Depending on the application, the shop works with everything from satin to stretch poplin, georgette, duct, and dankron fabrics. These are all run through its dye-sub transfer device with ease.
Products come from a number of vendors including Aurora Specialty Textiles Group, Inc., Fisher Textiles, Inc., Neschen Americas, and Verseidag seemee US Inc. The brand used is generally based on the project at hand.
Cameron’s high-profile clients include major car manufacturers such as Ford Motor Company, Nissan North America, Inc., Subaru of America, Inc., Mazda Motor Corporation, and Toyota Motor Sales; fast food chains McDonald’s and Tim Hortons; as well as TD Bank, N.A.
Regularly, they collaborate with design agencies to communicate the correct look and feel a client has requested. A common partner is Device222, a graphics and communications firm based in Toronto, ON, Canada.
Recent jobs through this agency include a trade show exhibit for Stone-Link, a landscaping manufacturer; backdrops for Ultra Supper Club in Toronto, ON, Canada; and a trade show exhibit for VISO Inc., which offers modern and contemporary lighting fixtures.
All three jobs tasked Cameron workers to create signage that offered both texture and dimension. According to Donais, both the look and feel of fabric implied a high-end appearance that was central to each of the designs.
Utilizing the EFI VUTEk 3360 allowed for quality, speed, and flexibility with width. Particularly as each job rivaled in size. Media square footage ranged from 1,500 to 5,000; with widths of four to ten feet depending on the project.
An innovative twist occurred for the VISO project, which was created for the New York Interior Design Show. Overhead lamp shades were digitally printed and converted into huge, oversized lights by VISO for its booth. The décor allowed the company to truly showcase its products. Coincidentally, the lamps found in Ultra Supper Club were also digitally printed by Cameron and then crafted by VISO.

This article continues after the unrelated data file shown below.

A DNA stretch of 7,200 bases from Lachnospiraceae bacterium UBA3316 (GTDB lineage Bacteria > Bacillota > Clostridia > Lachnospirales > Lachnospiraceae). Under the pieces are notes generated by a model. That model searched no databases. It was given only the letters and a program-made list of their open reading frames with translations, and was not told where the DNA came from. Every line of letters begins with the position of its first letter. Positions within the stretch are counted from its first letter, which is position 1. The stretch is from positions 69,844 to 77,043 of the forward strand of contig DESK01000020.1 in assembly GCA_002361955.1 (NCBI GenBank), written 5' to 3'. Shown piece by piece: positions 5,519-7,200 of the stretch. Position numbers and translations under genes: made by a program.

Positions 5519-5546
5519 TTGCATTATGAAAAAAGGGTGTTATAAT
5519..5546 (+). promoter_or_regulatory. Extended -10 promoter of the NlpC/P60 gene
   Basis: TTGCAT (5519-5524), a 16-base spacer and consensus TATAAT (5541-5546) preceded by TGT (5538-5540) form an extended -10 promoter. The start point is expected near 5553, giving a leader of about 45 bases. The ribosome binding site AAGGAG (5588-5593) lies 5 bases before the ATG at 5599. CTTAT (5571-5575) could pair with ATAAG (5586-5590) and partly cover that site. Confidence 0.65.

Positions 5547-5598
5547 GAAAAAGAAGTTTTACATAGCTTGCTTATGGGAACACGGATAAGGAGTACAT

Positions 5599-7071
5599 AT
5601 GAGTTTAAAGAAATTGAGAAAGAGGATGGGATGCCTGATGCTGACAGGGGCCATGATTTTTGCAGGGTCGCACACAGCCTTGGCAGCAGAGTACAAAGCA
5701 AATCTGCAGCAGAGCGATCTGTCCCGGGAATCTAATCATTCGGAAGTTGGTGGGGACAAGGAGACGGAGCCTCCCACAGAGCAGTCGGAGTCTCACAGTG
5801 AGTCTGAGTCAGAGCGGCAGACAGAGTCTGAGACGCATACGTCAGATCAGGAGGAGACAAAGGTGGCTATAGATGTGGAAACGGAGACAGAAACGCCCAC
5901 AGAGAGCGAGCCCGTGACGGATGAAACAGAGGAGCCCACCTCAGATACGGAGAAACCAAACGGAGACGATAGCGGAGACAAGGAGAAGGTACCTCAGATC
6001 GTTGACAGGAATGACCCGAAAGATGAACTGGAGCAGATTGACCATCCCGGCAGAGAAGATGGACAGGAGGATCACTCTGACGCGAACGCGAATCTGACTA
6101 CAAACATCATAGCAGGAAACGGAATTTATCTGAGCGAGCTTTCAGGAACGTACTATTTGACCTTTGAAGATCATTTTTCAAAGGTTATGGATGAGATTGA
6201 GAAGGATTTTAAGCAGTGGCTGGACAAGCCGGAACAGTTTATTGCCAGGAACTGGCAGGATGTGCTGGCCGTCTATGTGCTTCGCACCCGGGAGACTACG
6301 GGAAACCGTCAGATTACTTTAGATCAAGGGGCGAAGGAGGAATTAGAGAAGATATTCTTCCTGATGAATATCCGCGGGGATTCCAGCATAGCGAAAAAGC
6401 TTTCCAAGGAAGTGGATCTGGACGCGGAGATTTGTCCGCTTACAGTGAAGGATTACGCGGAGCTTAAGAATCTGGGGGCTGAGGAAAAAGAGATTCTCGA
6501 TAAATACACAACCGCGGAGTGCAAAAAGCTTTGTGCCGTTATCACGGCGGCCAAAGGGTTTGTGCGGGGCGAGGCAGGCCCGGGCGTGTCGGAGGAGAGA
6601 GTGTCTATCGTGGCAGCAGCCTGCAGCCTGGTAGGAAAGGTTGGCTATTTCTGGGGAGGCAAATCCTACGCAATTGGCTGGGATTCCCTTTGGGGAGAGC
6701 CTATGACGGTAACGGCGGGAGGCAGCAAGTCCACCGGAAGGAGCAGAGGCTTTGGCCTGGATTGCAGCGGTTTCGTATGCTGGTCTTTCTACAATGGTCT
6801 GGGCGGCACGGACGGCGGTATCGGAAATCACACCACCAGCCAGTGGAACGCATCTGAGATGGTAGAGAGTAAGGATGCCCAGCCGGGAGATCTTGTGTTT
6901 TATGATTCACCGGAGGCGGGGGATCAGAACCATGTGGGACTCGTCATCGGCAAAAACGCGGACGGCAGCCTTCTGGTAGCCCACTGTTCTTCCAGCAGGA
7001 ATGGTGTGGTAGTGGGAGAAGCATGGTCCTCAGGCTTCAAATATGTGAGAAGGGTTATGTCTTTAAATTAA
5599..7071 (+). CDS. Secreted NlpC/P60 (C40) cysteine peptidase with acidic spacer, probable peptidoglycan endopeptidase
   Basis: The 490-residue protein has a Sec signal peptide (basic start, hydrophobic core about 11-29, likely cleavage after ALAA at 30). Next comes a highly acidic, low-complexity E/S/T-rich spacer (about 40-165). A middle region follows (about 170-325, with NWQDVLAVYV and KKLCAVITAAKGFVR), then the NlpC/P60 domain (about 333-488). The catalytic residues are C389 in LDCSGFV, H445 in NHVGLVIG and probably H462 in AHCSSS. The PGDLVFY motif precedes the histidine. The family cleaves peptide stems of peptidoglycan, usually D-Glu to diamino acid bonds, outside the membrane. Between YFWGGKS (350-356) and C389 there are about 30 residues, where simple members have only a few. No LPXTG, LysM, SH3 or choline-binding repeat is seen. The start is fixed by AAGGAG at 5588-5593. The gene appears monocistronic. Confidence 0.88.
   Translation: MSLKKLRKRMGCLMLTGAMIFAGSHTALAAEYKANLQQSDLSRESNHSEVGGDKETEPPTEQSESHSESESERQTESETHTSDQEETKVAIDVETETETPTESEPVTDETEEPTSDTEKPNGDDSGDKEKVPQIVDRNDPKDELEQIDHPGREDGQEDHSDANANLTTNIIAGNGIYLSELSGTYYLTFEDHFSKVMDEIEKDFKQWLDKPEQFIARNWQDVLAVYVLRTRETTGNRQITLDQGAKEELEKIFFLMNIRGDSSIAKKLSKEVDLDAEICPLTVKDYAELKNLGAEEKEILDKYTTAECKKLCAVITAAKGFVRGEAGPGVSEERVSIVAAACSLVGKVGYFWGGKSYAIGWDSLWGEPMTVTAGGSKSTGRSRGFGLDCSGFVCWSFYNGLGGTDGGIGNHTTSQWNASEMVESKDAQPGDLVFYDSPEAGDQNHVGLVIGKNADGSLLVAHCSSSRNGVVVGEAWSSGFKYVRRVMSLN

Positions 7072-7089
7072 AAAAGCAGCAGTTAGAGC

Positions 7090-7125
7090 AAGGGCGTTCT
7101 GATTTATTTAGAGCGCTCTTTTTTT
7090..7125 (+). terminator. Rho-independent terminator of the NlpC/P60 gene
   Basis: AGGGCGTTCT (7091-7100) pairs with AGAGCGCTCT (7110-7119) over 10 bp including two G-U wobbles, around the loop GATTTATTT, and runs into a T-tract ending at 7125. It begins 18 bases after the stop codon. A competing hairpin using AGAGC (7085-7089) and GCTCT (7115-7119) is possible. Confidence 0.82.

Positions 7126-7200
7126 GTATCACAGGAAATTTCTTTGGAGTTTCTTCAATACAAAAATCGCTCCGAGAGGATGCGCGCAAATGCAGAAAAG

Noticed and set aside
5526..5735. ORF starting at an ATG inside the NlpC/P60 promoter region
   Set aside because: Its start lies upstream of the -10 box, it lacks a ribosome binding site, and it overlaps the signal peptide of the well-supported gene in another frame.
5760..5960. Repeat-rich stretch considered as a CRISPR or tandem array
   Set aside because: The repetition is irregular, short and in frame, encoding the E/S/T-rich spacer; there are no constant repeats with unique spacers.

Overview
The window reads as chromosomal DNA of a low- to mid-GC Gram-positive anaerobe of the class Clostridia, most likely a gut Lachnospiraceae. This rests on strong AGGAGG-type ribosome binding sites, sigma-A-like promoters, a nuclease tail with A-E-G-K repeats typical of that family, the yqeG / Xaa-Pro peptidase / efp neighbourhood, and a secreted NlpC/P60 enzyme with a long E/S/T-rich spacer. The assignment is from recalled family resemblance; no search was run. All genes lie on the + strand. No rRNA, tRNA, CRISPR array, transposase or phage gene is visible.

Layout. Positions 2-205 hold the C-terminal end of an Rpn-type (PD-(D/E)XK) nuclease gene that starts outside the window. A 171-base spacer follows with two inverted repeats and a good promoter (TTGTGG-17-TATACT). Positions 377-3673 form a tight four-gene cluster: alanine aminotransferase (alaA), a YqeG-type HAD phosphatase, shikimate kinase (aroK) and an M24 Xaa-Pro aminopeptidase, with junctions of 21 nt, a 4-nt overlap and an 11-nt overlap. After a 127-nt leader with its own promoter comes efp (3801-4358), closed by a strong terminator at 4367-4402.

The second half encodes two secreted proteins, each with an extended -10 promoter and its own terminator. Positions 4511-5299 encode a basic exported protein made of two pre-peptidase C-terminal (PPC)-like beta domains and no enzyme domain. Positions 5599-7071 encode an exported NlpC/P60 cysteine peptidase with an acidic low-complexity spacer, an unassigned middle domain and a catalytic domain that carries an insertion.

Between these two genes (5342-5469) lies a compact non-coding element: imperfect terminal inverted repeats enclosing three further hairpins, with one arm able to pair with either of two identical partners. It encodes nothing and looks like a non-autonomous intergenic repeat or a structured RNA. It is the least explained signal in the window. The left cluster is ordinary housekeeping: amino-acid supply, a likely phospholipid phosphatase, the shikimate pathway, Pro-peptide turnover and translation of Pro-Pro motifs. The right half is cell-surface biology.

This unique partnership is an example of how a PSP can be more than a print provider to its customer base. Sharing product development with VISO positions Cameron as innovative entrepreneur merging traditional graphic arts with new and exciting applications.
Donais shares that none of these projects were particularly taxing, if anything all in a day’s work for Cameron. After years of working through challenges—from which textile works best to the correct print process—the company is free to solely focus on providing high-end, unique print work.
The ability to place all of the attention on a project and less concern on the process is a place many PSPs hope to reach at some point in their careers. Cameron is lucky to have achieved such a plateau in its body of work, especially in fabric-based applications.
Utilizing the EFI VUTEk 3360 provides the quality needed on most jobs, with the assurance of a wide range of media compatibility. Donais and the rest of the Cameron family have a long working relationship with EFI and respect its high level of service. He sees them as a true partner.
With the advent of EFI’s newest fabric venture, the EFI VUTEk TX3250r, further possibilities are now on the table. Donais comments that discussions were held to consider bringing this newest printer in house. The addition would surely be an asset to the rest of Cameron’s digital portfolio. As the newest EFI printer and the EFI VUTEk 3360 allow any print shop to experiment with new applications and ideas. Technology enables Cameron to direct its undivided attention towards niche markets.
Jul2011, Digital Output